Academic journal article Brigham Young University Law Review

Individual Religious Freedom and National Security in Europe after September 11

Academic journal article Brigham Young University Law Review

Individual Religious Freedom and National Security in Europe after September 11

Article excerpt


Since the early 1990s, scholars have written about the "revanche de Dieu"1 and the "deprivatization of religion."2 Many stressed that religion, which had been confined to the private sphere of human life, was reacquiring an important role in the public sphere of human life. Citing as examples Iran under Khomeini, Poland under Walesa, and the liberation theologies supporting the revolutionary movements in Central and South America, these scholars have explained how religion, by "leaving its assigned place in the private sphere, had thrust itself into the public arena of moral and political contestation . . . challenging in the name of religion the legitimacy and autonomy of the primary secular spheres, the state and the market economy."3

Violent conflicts are inevitable when religion enters the public arena. Once it became clear what an important role religion could play in the public arena, politicians began using religion to motivate and mobilize people for political, national, and ethnic struggles. The events in the Balkans during the 1990s demonstrated the role religion can play when religious divisions overlap with national and ethnic differences and also showed how eager religious authorities were to exploit religion for political reasons.4

Religiously motivated political struggles provided the foundation for religious terrorism to develop. In the past, religion had occasionally been a component of political, ethnic, or national secular terrorism. In Northern Ireland, religion had been one component, but rarely the central component, of terrorism.5 However, in the last ten to twenty years a new breed of terrorist has appeared: terrorists who are religiously motivated and kill in the name of God.6 In many cases, hope of a supernatural reward makes "religious" terrorists indifferent toward their own lives; they are prepared to die because they are persuaded God will reward their sacrifice with eternal life.7 The most hideous form of violence, directed against defenseless civilians, is inextricably related to religion.

Scholars debate whether religion is the true motivation for terrorism or whether it is a ploy for recruiting followers and a medium by which to amplify the impact of terrorist actions.8 For example, scholars debate whether Osama Bin Laden's agenda is actually religious or whether he uses religion to disguise a political agenda.9 To fight terrorism, it is essential to understand the terrorists' motivations. But the debate about the motivations of terrorist leaders should not make us forget that there are people who are convinced it is legitimate, even compulsory, to kill in the name of God. This conviction on the part of some religious adherents-that religion legitimizes violence-distinguishes modern terrorism and is at the crux of how to balance individual religious freedom and national security.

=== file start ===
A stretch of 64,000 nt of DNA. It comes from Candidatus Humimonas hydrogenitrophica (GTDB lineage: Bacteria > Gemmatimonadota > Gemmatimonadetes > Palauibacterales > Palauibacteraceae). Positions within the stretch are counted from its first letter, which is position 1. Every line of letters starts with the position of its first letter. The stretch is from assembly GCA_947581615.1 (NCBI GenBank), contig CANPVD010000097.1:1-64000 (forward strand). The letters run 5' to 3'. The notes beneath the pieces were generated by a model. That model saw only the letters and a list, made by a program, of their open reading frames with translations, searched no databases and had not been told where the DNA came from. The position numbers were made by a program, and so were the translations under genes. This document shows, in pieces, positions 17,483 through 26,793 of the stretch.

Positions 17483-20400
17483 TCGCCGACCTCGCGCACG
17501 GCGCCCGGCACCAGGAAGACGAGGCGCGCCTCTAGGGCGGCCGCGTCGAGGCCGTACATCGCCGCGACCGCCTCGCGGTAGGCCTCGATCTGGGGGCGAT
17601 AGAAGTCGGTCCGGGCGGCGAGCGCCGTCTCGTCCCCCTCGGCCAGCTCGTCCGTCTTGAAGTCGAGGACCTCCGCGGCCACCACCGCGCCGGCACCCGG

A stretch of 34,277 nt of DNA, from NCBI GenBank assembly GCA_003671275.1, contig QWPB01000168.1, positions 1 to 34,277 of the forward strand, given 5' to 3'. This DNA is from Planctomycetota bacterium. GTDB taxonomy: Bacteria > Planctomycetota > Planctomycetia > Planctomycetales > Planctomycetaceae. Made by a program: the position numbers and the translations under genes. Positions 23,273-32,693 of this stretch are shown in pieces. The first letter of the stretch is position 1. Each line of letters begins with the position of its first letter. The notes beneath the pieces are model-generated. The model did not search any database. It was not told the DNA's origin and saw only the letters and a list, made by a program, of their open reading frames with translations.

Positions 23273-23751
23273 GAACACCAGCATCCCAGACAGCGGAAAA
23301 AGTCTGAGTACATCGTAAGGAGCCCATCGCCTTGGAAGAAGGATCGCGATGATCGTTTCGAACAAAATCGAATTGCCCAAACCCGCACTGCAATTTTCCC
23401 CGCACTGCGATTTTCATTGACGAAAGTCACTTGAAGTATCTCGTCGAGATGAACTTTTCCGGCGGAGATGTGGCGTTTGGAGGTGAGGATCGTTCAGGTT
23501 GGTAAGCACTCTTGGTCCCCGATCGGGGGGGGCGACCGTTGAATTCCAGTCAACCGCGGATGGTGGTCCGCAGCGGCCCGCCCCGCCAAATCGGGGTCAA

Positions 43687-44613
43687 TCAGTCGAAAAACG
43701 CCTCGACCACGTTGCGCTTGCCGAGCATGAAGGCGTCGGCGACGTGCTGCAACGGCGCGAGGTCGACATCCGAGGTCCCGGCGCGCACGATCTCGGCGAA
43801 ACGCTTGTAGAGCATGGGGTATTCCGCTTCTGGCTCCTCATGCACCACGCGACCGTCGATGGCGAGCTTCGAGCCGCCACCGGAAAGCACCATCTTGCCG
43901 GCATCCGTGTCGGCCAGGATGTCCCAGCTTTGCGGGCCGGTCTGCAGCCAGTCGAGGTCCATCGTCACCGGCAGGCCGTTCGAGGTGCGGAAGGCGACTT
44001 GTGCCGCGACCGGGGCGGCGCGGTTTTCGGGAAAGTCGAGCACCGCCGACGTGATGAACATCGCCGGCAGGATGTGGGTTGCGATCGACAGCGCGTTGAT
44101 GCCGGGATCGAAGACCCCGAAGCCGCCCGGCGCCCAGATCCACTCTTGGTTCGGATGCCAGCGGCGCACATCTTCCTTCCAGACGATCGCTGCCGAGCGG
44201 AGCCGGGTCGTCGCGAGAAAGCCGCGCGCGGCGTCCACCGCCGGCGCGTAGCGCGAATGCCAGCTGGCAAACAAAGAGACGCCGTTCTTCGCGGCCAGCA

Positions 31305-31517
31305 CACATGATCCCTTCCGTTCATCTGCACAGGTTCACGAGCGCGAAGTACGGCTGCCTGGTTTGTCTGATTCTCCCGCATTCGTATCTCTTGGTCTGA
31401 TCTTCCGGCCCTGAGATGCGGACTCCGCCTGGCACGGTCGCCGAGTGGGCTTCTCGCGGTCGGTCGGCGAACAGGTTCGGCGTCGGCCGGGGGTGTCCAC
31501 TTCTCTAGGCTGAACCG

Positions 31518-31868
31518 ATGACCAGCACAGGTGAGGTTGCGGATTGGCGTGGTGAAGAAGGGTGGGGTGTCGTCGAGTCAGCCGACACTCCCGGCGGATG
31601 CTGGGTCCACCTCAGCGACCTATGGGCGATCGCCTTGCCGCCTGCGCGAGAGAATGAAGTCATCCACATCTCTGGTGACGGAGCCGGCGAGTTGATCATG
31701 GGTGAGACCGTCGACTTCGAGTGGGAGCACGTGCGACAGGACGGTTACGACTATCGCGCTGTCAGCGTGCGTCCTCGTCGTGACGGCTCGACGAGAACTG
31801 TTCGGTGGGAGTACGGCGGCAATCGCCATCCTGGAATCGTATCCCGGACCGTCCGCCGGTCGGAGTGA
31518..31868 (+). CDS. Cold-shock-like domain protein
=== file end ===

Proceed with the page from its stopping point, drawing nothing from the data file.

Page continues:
Many important questions have been raised by the post-September 11 approach to religion and security. Thus, we cannot simply argue that religious liberty is an inviolable right or that basic human rights can only be enjoyed in a secure environment. Both statements are correct but are of little help in finding a balance between the values of freedom and security. Instead, we must determine how we can reconcile religious freedom and national security in a way that makes it possible to simultaneously enjoy them both.

I am convinced that, in the long run, religious liberty helps develop the integration and tolerance that lie at the foundation of a stable and safe society,10 but a democratic society must also ensure that religious liberty does not exploit fundamental human rights.11

Religious movements that have threatened public safety and security have raised similar concerns in the past two decades, and past experience with these types of problems has provided guidance in dealing with post-September 11 security issues. Mass suicides (in Switzerland, for example) and violence (in Waco, Texas, and elsewhere)12 persuaded people that some religions can be evil. …

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